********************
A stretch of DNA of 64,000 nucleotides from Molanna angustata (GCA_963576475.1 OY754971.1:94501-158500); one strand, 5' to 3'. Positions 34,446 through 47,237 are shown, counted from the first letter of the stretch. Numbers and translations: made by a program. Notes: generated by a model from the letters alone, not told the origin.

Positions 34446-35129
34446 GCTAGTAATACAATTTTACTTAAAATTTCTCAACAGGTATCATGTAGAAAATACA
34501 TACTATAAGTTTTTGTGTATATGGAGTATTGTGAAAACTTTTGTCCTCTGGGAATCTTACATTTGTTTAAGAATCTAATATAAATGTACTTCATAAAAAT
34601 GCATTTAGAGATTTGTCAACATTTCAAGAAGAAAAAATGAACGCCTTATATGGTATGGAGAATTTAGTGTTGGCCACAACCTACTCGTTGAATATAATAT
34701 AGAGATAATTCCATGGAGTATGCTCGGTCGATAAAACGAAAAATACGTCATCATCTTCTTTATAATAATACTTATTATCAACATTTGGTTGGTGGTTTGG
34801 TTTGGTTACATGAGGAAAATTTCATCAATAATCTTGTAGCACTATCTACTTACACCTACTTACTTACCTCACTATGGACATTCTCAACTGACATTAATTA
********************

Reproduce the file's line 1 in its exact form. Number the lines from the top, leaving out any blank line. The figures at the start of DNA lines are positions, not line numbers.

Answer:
A stretch of DNA of 64,000 nucleotides from Molanna angustata (GCA_963576475.1 OY754971.1:94501-158500); one strand, 5' to 3'. Positions 34,446 through 47,237 are shown, counted from the first letter of the stretch. Numbers and translations: made by a program. Notes: generated by a model from the letters alone, not told the origin.